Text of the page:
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Trends Mol Med. 2008 Nov;14(11):495-502. doi: 10.1016/j.molmed.2008.09.003. Epub 2008 Oct 15.

The role of oxidative stress and NADPH oxidase in cerebrovascular disease.

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Departments of Internal Medicine and Pharmacology, Division of Cardiovascular Diseases, Cardiovascular Center, University of Iowa, Carver College of Medicine, Iowa City, IA 52242, USA.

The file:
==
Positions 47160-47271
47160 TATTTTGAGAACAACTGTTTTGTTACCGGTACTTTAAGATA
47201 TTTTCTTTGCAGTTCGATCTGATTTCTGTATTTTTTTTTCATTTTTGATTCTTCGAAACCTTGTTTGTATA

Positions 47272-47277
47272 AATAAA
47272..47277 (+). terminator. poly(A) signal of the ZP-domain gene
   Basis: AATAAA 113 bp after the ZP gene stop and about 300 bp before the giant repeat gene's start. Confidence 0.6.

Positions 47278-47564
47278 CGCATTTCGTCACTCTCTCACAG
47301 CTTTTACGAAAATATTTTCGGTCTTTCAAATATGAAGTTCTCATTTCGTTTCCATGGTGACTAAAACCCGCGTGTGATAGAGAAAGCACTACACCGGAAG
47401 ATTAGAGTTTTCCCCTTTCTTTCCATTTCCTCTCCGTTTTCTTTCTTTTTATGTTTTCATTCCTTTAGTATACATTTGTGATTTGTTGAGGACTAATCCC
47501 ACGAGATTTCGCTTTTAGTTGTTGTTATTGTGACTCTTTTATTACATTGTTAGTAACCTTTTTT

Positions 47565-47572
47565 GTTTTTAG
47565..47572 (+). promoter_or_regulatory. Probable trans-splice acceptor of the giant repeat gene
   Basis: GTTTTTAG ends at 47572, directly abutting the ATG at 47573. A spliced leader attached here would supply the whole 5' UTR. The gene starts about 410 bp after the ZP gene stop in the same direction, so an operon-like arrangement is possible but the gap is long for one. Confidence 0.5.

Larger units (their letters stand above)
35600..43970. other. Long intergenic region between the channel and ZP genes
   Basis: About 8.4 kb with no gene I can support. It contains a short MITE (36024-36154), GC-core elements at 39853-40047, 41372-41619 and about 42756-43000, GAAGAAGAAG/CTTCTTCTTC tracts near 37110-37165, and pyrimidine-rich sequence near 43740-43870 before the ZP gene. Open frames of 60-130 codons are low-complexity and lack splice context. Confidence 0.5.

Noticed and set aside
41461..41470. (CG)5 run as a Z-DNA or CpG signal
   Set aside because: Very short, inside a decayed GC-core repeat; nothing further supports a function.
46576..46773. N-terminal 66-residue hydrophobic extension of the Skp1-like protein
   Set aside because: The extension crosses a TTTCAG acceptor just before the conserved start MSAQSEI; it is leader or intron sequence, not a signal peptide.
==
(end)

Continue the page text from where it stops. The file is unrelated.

The study of reactive oxygen species (ROS) and oxidative stress remains a very active area of biological research, particularly in relation to cellular signaling and the role of ROS in disease. In the cerebral circulation, oxidative stress occurs in diverse forms of disease and with aging. Within the vessel wall, ROS produce complex structural and functional changes that have broad implications for regulation of cerebral perfusion and permeability of the blood-brain barrier. These oxidative-stress-induced changes are thought to contribute to the progression of cerebrovascular disease. Here, we highlight recent findings in relation to oxidative stress in the cerebral vasculature, with an emphasis on the emerging role for NADPH oxidases as a source of ROS and the role of ROS in models of disease.

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